Bandaging is the process of covering a wound or
an injured part.
Bandages are used for following purposes:
To prevent contamination of wound by holding
dressings in position.
To provide support to the part that is injured,
sprained or dislocated joint.
To provide rest to the part that is injured.
To prevent & control hemorrhage.
To restrict movement / immobilize a
fracture or a dislocation.
To correct deformity.
To maintain pressure e.g. elastic bandages
applied to the improve venous return.
TYPES OF BANDAGES:
Special Bandage. E.g. T- bandage.
MATERIALS COMMONLY USED FOR
Special materials like crape bandage,
PARTS ROLLAR OF BANDAGE:
Free End or tail.
PARTS TRIANGULARLAR OF
END (BASE) END
SIZES OF BANDAGE:
The size of the bandage varies according to
the part it is supposed to bandage
Part To be Bandaged Width(Cm) Length (Mts)
10 to 15
6 to 8
5 to 6
4 to 6
6 to 8
3 to 4
GENERAL PRINCIPLES: -
Select a bandage of proper size & suitable
Put the patient in a comfortable position.
Support the injured area while bandaging.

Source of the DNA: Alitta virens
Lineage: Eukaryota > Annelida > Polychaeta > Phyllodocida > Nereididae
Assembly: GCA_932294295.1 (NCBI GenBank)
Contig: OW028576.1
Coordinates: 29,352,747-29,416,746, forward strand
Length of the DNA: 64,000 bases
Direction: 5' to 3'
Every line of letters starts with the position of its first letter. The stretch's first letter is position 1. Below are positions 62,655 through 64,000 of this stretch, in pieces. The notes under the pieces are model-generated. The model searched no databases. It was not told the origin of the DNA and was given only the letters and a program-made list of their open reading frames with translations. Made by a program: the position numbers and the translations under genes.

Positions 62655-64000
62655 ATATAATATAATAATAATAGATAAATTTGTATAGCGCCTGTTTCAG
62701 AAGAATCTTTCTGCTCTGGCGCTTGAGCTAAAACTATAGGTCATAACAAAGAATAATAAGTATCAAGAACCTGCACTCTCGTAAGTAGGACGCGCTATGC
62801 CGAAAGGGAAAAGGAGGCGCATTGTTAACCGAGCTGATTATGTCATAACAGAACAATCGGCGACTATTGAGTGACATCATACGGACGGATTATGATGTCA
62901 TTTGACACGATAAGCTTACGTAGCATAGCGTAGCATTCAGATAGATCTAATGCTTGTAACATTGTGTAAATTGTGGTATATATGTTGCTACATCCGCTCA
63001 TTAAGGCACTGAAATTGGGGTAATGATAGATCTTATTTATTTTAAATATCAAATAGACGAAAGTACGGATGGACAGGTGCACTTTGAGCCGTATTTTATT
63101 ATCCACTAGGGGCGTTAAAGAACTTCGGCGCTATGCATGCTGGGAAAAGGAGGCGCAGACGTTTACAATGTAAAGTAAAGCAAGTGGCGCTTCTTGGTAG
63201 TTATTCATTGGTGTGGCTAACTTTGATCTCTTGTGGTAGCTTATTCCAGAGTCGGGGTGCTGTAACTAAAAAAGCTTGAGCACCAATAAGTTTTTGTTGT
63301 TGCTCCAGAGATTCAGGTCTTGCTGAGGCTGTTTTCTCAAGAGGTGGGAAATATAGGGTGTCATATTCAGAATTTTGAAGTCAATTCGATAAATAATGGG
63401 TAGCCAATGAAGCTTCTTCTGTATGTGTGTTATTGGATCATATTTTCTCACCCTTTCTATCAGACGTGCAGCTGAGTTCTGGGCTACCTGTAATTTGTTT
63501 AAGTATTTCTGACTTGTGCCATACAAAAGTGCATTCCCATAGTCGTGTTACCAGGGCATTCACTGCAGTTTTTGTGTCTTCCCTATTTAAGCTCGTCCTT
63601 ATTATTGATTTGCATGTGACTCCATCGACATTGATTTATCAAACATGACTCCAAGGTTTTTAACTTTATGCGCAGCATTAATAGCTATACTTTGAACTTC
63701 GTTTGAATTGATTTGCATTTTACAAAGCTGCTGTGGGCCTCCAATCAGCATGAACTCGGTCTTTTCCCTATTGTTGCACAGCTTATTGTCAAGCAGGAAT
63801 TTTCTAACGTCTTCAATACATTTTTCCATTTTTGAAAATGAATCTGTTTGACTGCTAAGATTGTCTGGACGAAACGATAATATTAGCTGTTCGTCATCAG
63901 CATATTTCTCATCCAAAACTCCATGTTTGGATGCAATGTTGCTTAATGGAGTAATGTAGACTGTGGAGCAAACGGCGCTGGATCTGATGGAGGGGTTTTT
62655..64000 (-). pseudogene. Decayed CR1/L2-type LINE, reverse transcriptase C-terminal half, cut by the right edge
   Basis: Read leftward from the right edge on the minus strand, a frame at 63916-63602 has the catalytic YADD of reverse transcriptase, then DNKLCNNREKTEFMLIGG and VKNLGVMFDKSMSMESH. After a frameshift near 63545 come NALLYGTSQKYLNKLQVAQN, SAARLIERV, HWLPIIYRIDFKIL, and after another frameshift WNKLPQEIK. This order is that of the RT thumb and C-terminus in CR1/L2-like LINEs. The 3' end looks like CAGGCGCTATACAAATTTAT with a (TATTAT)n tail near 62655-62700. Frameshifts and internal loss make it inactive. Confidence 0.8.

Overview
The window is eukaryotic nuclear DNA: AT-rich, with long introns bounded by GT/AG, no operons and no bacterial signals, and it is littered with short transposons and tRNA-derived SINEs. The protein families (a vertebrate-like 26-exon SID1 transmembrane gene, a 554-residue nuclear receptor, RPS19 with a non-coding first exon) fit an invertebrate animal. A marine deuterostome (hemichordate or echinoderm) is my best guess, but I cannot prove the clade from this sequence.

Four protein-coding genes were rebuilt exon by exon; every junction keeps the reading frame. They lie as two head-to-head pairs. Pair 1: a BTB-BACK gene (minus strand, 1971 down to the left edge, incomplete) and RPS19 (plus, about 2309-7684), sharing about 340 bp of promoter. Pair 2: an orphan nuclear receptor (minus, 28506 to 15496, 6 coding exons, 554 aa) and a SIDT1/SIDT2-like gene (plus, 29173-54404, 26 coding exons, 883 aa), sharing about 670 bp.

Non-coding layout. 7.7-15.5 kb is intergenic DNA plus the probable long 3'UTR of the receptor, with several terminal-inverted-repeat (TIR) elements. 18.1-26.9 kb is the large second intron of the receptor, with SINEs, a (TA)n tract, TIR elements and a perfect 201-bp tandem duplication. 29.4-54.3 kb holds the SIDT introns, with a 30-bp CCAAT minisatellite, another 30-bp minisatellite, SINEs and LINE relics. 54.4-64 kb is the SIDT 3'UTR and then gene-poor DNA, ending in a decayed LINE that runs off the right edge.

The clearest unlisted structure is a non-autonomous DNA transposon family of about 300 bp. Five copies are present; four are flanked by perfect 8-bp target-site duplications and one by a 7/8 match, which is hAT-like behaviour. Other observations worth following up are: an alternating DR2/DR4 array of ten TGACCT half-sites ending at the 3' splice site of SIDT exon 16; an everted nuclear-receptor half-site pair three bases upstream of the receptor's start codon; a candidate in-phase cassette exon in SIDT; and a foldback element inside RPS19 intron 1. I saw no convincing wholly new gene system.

If a joint is involved, flex it slightly.
Face the patient while applying the
bandage, except when applying it to the
Hold the roll of the bandage in the right
hand when applying bandage on the left
side, Hold the bandage with the roll
uppermost & apply the outer surface to the
skin, unrolling a few centimeters of the
bandage at a time.
Put some cotton wool on the part to be
bandaged so that the bandage does not
slip or cause cutting into the skin
Bandage from below upward, & from
Hold the end of the of the bandage over
the outer aspect of the injured area & wind
the bandage around the part twice to fix it.
When bandaging a limb start with an
oblique turn to keep the bandage in
position, as an alternative method.
Cover two thirds of the bandage by the
next one, while covering a large area by
winding the roller bandage around the
part. Keep the edges parallel.
Keep even & not too tight pressure while
applying bandage, too tight bandage
interferes with circulation.